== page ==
The authorities also leave little to chance when it comes to possible manifestations of political opposition. The city sent thousands of police officers to the events, banned the use of drones and forced several arrests for alleged acts of mutiny, according to local media.
While Chinese state media confirmed Xi Jinping’s planned visit this week, further details, even for attendees, were scarce due to a tightly controlled and coordinated agenda. The Foreign Correspondents Club in Hong Kong said this week that at least 10 local and foreign media journalists were denied coverage “for security reasons” and some news outlets were unable to apply for accreditation at all.
Even with all precautions, Xi will likely head back to Shenzhen, on the mainland opposite Hong Kong, to stay there on Thursday evening before returning to Hong Kong on Friday, according to the South China Morning Post.
“This shows that officials are not completely sure that everything is under control in Hong Kong,” said Ho-Fung Hung, professor of political economy at Johns Hopkins University.
With arrests, a purge of “unpatriotic” politicians, and the liquidation of independent media, significant opposition to Hong Kong’s new leadership was all but crushed. However, Li and Xi still have to confront the city’s economic future, which has been hit hard by China’s strict zero-COVID-19 protocols.
At the same time, residents and companies started leaving against the backdrop of political turmoil and the pandemic, raising fears of a brain drain and jeopardizing Hong Kong’s status as a major international business and financial centre.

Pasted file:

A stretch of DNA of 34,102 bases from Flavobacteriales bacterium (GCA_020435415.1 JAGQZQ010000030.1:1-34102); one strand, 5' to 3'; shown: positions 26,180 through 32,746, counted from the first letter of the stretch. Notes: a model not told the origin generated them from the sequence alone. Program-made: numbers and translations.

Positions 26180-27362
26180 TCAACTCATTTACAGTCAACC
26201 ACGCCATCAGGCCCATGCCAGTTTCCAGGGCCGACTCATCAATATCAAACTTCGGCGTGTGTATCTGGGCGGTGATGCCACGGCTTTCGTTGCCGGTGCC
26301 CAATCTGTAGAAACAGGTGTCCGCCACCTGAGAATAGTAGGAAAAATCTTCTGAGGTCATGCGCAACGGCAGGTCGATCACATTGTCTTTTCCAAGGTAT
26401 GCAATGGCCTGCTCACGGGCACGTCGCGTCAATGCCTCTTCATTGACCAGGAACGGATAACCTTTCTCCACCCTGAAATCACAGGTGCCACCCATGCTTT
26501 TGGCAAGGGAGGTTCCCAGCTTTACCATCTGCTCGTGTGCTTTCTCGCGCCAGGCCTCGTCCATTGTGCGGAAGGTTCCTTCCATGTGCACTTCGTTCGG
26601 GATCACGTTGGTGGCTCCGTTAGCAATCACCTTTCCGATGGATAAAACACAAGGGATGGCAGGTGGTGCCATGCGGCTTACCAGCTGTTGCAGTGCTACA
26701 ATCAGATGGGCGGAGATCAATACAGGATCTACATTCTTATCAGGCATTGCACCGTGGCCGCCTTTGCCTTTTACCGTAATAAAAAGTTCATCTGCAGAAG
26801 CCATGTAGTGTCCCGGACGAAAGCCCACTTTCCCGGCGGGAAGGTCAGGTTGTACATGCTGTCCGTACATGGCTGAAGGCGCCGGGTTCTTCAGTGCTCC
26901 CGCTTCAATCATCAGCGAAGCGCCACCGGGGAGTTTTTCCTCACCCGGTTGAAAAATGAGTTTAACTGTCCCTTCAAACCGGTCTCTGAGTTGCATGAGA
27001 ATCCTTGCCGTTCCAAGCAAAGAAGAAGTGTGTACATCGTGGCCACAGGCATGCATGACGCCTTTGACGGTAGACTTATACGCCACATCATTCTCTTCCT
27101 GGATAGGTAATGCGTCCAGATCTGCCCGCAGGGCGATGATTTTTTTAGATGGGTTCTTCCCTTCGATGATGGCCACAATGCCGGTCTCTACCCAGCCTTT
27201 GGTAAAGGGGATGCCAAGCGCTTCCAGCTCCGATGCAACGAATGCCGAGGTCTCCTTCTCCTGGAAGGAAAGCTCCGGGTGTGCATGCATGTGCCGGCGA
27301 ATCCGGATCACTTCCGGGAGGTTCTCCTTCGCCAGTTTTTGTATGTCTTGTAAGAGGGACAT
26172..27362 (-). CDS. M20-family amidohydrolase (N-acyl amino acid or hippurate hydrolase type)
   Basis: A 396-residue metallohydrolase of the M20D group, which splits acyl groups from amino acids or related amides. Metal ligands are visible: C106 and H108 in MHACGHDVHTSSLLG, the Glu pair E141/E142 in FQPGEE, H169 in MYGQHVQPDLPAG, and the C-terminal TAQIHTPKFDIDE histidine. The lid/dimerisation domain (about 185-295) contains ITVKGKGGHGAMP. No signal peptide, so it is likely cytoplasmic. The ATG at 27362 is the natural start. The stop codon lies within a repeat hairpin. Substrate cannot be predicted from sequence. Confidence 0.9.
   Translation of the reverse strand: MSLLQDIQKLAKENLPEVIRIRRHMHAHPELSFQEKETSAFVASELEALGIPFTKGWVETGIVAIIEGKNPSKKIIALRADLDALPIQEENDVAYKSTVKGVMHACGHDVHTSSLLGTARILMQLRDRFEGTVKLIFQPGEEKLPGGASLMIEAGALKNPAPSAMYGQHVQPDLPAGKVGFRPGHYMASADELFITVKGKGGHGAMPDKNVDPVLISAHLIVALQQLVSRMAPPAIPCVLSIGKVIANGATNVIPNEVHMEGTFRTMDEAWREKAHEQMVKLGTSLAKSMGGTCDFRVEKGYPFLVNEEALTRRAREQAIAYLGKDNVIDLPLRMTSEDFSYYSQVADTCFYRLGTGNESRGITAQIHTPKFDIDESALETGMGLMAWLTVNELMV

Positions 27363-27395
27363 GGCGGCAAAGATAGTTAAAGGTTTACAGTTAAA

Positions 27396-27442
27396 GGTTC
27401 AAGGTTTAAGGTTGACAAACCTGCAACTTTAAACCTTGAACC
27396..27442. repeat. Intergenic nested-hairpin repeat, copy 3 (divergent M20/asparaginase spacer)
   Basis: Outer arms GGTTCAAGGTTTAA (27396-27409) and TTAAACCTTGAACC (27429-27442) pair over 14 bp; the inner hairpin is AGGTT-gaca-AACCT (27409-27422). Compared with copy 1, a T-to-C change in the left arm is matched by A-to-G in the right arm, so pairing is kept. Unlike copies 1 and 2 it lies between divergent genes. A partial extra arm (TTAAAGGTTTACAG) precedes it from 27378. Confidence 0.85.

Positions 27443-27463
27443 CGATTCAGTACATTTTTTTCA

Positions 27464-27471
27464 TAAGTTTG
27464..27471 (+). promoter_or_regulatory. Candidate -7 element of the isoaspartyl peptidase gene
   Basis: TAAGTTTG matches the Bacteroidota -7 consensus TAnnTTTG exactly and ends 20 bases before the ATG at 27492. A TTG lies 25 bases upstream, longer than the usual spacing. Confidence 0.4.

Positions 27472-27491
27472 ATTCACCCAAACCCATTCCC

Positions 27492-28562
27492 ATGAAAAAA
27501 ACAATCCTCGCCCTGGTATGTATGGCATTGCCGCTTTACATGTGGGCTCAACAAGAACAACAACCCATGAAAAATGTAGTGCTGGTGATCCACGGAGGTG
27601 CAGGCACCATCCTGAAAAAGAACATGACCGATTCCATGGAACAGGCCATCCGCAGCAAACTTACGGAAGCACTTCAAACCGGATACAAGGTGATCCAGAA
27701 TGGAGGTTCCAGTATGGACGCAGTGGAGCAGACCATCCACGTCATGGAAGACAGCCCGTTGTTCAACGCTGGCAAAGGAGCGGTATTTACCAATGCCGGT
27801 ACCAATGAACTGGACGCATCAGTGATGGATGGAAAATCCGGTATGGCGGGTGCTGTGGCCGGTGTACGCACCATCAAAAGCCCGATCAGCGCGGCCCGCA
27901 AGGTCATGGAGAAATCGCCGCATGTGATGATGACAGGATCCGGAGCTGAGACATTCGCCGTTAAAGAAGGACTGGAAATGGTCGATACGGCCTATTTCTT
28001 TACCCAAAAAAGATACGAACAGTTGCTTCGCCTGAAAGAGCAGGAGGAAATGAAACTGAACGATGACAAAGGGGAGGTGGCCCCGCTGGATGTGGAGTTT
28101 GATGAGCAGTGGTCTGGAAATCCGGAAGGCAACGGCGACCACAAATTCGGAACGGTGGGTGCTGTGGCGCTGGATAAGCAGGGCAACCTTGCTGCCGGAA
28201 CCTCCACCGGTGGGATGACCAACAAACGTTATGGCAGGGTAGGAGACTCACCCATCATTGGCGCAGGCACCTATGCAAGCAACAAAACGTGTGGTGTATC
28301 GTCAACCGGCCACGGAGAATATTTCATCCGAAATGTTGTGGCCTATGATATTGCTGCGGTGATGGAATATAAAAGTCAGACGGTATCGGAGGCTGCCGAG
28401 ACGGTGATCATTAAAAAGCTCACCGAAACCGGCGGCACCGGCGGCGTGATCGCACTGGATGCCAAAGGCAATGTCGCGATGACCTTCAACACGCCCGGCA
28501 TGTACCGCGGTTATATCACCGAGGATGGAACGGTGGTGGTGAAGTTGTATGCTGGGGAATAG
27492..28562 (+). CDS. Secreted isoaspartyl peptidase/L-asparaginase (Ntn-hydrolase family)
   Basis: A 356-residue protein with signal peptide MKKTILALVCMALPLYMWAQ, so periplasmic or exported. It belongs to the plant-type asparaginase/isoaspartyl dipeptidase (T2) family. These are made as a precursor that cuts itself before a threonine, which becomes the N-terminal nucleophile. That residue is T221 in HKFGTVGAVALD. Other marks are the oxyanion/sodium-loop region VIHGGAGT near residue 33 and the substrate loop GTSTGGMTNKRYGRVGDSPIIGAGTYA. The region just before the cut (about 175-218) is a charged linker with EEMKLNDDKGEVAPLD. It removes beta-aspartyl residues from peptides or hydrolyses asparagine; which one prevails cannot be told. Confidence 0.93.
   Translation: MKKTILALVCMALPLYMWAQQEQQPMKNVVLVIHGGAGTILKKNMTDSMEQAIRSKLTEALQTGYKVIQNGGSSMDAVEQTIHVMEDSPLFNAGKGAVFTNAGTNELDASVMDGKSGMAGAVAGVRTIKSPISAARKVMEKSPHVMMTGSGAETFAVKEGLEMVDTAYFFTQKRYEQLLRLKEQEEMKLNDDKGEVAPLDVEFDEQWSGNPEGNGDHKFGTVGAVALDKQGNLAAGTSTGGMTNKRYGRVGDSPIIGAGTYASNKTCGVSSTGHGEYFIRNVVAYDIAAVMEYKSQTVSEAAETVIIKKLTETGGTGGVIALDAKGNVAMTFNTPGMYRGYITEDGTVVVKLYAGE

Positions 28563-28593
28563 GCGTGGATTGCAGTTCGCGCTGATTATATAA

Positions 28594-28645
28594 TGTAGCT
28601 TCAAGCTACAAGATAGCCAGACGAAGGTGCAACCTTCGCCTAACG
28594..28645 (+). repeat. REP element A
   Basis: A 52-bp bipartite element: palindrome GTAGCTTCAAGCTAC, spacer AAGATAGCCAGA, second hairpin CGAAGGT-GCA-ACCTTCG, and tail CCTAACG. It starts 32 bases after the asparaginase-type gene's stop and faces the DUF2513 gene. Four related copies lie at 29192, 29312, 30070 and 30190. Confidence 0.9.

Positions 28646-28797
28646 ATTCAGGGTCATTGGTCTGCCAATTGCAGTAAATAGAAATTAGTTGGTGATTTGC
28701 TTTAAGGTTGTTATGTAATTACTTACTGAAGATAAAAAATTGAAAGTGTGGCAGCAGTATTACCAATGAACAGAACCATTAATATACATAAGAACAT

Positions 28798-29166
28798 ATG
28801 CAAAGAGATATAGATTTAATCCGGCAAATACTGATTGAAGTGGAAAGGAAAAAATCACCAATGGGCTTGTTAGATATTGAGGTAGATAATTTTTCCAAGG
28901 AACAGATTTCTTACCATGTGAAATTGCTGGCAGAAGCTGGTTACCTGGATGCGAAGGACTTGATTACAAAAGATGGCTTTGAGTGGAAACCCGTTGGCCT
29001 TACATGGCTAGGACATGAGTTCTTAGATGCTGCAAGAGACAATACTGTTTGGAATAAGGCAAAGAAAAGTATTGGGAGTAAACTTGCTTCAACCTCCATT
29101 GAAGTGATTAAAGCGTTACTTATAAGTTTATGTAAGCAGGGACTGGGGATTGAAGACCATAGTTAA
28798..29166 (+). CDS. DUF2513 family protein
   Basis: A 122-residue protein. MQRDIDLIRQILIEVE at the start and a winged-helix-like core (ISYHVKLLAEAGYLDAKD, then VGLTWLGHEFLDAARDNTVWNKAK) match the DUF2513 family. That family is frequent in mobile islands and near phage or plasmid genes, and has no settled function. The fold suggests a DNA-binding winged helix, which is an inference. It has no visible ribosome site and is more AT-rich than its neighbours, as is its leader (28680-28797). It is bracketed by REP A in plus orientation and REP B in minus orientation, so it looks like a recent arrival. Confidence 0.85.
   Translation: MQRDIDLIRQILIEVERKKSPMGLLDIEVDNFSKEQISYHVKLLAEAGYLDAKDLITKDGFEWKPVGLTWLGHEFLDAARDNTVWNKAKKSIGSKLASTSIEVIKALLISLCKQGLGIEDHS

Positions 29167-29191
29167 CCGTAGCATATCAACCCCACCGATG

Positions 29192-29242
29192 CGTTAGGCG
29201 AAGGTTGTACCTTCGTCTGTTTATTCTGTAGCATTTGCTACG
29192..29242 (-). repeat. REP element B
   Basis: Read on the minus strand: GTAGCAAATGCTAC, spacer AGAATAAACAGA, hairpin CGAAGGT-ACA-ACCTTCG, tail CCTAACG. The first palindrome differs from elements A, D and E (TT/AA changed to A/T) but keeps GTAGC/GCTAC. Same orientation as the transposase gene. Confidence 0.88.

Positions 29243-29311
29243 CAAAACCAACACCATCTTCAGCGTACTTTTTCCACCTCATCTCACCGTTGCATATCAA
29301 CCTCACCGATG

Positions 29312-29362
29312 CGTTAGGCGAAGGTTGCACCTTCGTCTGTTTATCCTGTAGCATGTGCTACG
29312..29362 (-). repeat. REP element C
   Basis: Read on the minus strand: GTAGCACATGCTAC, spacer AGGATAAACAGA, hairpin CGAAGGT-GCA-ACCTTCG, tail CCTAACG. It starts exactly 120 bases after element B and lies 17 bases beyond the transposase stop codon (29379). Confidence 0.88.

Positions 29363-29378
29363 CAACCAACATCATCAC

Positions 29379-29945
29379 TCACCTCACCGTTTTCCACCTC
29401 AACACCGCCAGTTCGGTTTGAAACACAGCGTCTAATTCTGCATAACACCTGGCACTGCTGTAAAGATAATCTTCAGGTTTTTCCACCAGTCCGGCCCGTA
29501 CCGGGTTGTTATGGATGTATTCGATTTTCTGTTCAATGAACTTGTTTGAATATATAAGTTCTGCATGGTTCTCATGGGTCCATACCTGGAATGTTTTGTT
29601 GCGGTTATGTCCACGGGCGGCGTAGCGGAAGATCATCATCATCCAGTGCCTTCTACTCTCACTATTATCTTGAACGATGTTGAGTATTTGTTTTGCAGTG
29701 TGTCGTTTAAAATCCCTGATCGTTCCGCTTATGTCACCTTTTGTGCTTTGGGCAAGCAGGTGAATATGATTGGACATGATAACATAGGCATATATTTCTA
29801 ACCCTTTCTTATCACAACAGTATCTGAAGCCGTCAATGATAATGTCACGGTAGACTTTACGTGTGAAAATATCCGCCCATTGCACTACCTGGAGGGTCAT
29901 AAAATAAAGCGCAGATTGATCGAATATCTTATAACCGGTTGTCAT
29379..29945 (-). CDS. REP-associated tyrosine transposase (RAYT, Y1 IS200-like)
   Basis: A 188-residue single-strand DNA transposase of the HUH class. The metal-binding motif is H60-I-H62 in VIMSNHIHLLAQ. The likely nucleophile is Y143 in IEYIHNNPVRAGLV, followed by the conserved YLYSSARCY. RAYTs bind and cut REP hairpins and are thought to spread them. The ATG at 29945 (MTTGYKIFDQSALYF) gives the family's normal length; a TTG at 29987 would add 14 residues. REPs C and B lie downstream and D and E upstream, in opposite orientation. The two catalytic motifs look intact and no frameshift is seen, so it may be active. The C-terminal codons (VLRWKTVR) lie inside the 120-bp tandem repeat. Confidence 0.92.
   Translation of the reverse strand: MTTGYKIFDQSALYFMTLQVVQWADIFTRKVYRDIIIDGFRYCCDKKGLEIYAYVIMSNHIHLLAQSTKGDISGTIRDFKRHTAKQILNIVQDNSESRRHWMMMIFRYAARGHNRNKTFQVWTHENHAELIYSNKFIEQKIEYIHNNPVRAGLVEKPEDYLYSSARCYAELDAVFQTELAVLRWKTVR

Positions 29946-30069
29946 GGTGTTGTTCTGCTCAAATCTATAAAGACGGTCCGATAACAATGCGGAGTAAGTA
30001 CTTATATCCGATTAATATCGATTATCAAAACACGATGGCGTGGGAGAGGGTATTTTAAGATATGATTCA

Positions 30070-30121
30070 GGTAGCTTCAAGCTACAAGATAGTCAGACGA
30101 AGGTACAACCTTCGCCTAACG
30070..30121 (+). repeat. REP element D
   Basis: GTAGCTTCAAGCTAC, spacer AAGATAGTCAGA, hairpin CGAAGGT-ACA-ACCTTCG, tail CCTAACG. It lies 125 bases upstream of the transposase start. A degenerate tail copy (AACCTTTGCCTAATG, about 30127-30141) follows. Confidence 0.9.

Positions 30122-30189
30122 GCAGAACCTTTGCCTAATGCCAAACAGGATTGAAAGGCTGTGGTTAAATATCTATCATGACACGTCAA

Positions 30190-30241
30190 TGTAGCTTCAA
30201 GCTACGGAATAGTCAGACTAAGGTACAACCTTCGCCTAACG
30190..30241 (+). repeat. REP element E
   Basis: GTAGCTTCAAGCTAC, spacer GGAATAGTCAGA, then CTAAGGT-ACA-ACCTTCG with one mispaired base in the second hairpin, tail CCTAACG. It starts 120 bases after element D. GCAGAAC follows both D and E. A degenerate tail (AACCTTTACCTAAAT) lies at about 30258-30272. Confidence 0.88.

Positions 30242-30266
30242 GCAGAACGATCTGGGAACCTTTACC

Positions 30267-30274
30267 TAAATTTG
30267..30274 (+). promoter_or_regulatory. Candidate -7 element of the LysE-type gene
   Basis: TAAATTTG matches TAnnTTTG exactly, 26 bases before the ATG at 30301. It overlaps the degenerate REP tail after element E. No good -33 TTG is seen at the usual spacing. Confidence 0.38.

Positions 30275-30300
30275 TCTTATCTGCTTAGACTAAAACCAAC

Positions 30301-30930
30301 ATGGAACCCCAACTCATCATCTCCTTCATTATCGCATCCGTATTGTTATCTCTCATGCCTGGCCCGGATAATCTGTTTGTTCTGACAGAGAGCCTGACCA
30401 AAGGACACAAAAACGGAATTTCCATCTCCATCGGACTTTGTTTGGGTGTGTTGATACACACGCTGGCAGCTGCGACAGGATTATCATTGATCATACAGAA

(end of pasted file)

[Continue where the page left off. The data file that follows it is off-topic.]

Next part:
AT interview conducted by the Chinese University of Hong Kong last year, 57.5% of respondents aged 15 to 30 would like to leave the city, up from 46.8% in 2018. The American Chamber of Commerce in Hong Kong said in its latest annual survey that due to the pandemic, 26% of businesses are more likely to leave, with 44% of respondents saying they are personally eyeing an exit.
Xi said Hong Kong’s problems could be overcome with the mainland’s strong support. Recently, he emphasized the importance of Hong Kong’s sustainable development and engagement with youth, as well as the economic and industrial integration of the territory with the mainland through the neighboring province of Guangdong.
“The big challenge now will be to revive the economy,” Hung said. “They want to show that they have the determination to do it, but there is no easy way to guarantee the world that Hong Kong is still good for business.”